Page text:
by Sue Vice
Claude Lanzmann’s nine-and-a-half-hour 1985 epic Shoah—its title is the Hebrew word for “catastrophe”—is the distillation of more than 350 hours of film gathered over 11 years. It tells the story of the Holocaust through interviews with the survivors, bystanders, and perpetrators. In 2000, the Guardian film critic Derek Malcolm called it “one of the most remarkable films e...more
Paperback, 128 pages
Published April 26th 2011 by British Film Institute
To see what your friends thought of this book, please sign up.
(showing 1-11 of 11)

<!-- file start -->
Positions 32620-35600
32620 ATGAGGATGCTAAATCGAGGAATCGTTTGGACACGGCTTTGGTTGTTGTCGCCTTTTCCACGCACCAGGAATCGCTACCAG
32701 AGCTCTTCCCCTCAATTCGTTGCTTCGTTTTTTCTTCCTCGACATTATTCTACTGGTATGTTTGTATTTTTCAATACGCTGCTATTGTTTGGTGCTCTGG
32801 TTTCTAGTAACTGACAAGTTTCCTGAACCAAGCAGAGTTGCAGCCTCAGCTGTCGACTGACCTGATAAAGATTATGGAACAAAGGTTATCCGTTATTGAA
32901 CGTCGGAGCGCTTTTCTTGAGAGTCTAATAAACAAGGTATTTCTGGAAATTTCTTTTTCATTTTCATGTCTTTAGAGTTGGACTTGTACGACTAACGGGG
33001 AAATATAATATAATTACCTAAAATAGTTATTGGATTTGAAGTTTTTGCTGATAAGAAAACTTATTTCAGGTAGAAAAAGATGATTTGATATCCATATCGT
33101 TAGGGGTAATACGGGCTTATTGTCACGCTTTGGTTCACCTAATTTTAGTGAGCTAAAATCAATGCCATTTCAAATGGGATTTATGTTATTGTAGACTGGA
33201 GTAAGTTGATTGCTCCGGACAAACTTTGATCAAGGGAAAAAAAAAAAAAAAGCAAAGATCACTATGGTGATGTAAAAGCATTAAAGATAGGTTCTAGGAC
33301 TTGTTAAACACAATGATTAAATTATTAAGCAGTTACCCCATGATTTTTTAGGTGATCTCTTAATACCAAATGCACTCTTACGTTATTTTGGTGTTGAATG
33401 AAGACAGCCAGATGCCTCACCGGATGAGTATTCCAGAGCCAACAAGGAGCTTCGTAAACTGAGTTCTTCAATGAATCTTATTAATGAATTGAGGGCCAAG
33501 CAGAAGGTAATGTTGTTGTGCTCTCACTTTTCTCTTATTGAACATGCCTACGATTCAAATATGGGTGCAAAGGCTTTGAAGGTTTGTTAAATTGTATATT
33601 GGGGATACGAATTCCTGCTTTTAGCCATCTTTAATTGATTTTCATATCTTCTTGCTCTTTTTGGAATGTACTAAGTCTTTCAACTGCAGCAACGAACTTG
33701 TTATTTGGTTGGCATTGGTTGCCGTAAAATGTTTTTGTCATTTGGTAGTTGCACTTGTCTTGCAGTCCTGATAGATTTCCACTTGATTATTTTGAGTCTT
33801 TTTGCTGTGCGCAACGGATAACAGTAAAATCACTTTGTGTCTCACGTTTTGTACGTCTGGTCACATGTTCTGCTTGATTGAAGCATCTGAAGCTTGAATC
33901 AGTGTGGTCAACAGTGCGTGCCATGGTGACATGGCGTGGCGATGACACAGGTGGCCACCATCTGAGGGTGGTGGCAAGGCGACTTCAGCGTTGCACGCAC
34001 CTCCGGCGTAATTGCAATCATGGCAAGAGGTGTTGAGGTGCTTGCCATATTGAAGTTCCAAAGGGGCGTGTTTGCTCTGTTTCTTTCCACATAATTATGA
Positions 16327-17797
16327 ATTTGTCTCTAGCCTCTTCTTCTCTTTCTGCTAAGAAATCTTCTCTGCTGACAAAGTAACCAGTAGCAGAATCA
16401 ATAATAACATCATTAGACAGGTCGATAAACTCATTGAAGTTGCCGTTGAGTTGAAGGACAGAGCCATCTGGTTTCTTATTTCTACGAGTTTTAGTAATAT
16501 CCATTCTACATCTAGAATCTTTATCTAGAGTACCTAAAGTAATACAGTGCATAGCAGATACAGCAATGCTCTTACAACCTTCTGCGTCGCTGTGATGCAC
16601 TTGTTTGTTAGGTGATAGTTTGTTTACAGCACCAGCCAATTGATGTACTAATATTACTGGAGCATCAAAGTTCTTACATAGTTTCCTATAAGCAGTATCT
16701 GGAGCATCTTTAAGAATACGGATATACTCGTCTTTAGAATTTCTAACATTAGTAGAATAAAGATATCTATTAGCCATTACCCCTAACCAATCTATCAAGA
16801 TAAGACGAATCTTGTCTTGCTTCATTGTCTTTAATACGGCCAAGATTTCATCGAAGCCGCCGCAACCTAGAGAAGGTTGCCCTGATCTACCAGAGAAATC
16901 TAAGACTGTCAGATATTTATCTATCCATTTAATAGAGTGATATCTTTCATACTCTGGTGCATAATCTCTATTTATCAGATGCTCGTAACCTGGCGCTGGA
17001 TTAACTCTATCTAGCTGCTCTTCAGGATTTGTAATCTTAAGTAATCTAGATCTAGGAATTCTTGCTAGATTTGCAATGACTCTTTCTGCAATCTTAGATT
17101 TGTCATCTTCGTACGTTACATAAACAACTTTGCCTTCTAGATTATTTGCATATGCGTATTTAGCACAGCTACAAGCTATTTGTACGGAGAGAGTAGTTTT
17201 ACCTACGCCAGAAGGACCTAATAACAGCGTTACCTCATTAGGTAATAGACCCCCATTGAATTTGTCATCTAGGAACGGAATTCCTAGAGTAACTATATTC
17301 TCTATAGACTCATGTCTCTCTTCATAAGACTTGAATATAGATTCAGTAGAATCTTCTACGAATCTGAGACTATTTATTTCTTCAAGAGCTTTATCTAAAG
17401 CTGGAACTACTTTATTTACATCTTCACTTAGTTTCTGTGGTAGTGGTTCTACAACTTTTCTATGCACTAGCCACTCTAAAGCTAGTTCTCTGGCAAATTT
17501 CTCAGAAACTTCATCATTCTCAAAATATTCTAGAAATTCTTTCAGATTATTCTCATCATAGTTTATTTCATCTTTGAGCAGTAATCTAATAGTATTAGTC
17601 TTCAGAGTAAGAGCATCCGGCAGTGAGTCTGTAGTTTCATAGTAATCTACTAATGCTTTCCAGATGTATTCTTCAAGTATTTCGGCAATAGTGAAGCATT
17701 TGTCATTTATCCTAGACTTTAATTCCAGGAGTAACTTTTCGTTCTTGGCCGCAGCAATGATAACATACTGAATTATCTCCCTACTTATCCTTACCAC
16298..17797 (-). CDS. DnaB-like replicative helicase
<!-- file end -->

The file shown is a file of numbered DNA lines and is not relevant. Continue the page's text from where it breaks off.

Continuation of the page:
Don't bother reading Vic's book unless you've watched the film -- and if you haven't watched it, why? Definitely slanted towards director Claude Lanzmann in every regard, the author still provides a kind of viewer's mirror that poses questions. Like many, I agree Shoah is the best film about Holocaust, using almost-entirely post-Holocaust footage and avoiding atrocity scenes we've already seen. That allows me to get closer to the horror than any newsreel allows. I don't dismiss the opposite view...more